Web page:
Later in the play, however, the character George Edmunds, who is betrothed to Lucy Benson, sings with a decidedly different perspective on the season after Lucy has apparently stood him up. Though he is certain he has lost her, we know from an earlier scene that Lucy, whom the rich Squire Norton has attempted to shame into dumping Edmonds—deriding him as “a rustic” and urging Lucy, “Forget him--remember your own worth”—refuses to deny the power of her love for her suitor: “I wish I could, sir,” she tells the Squire. “My heart will tell me though, weak and silly as I am, that I cannot better show the consciousness of my own worth, than by remaining true to my first and early love. Your honour rouses my foolish pride; but real true love is not to be forgotten easily.”

Unaware of this exchange and despairing of his future with Lucy, Edmonds offers a plaintive lament straight from his broken heart, in which he sees in the turning of the earth the death of his romantic fortunes as well:

Autumn leaves, autumn leaves, lie strewn around me here;
Autumn leaves, autumn leaves, how sad, how cold, how drear!
How like the hopes of childhood’s day,
Thick clustering on the bough!
How like those hopes is their decay,
How faded are they now!
Autumn leaves, autumn leaves, lie strewn around me here;
Autumn leaves, autumn leaves, how sad, how cold, how drear!

Wither’d leaves, wither’d leaves, that fly before the gale;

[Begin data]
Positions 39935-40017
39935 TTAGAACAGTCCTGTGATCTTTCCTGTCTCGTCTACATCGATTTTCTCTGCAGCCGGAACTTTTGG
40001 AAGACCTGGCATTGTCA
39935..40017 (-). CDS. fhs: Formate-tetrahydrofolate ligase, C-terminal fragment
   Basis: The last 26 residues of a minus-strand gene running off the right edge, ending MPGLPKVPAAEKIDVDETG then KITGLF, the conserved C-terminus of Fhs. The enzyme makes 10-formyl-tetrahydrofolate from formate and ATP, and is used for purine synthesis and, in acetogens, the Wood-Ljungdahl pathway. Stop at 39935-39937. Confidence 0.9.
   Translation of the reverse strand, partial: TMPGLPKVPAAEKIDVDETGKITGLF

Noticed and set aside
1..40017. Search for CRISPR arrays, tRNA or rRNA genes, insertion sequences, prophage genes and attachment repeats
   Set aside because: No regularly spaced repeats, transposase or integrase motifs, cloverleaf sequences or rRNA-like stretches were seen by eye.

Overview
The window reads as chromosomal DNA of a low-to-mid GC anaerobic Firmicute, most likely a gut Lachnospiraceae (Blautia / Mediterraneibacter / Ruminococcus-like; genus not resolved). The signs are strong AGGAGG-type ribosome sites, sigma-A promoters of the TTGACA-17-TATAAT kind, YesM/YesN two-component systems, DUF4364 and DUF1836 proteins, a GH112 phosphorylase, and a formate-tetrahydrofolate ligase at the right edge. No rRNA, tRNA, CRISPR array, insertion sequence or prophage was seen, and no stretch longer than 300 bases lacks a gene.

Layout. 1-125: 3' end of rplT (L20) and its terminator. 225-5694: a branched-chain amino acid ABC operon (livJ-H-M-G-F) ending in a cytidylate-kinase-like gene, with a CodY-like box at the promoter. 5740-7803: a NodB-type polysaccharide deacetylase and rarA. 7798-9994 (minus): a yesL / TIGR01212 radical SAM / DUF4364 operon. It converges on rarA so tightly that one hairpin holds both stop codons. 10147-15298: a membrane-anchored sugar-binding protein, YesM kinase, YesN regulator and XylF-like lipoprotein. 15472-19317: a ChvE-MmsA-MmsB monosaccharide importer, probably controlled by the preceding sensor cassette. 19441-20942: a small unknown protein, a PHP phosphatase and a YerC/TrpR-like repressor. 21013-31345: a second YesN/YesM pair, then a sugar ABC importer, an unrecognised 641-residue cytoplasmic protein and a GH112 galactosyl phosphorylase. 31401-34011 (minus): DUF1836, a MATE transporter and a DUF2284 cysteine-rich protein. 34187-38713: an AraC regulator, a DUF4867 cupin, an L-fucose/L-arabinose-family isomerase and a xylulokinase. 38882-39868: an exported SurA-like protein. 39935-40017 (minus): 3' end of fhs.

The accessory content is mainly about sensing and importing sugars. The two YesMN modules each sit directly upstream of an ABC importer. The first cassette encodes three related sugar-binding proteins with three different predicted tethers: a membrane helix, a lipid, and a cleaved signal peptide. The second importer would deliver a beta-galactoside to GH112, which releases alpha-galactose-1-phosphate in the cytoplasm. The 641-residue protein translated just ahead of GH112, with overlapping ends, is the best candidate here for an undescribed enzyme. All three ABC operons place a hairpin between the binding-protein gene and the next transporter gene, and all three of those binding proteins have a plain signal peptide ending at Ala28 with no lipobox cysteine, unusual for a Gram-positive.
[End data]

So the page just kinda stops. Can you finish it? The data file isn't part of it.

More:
Wither’d leaves, wither’d leaves, ye tell a mournful tale,
Of love once true, and friends once kind,
And happy moments fled:
Dispersed by every breath of wind,
Forgotten, changed, or dead!
Autumn leaves, autumn leaves, lie strewn around me here;
Autumn leaves, autumn leaves, how sad, how cold, how drear!

In the end, Lucy will not be moved, even though she fears the Squire’s ill temper will drive him to violence against her. Her love for Edmunds, in fact, is so great, and her disdain for the Squire so complete, that the Squire gives her up, telling Lucy’s father, “I honour her too much to injure her, or you.” Lucy and Edmunds exit, singing their exultant song of Autumn:

Hail to the merry autumn days, when yellow cornfields shine,
Far brighter than the costly cup that holds the monarch’s wine!
Hail to the merry harvest time, the gayest of the year,
The time of rich and bounteous crops, rejoicing, and good cheer.



Dinah Washington, 'September In the Rain.' Written by Harry Warren (music) and Al Dubin (lyrics), published in 1937 and introduced that year by James Melton in his starring role in Louis King-directed film Melody for Two. The innumerable cover versions of this standard include renditions by The Beatles, Norah Jones, Peggy Lee, Marty Robbins, Jo Stafford, Hank Thompson, Sarah Vaughan and Lester Young, among many others. 'September In the Rain' was Miss Dinah's final major hit, in 1961, at #5 R&B and #23 pop.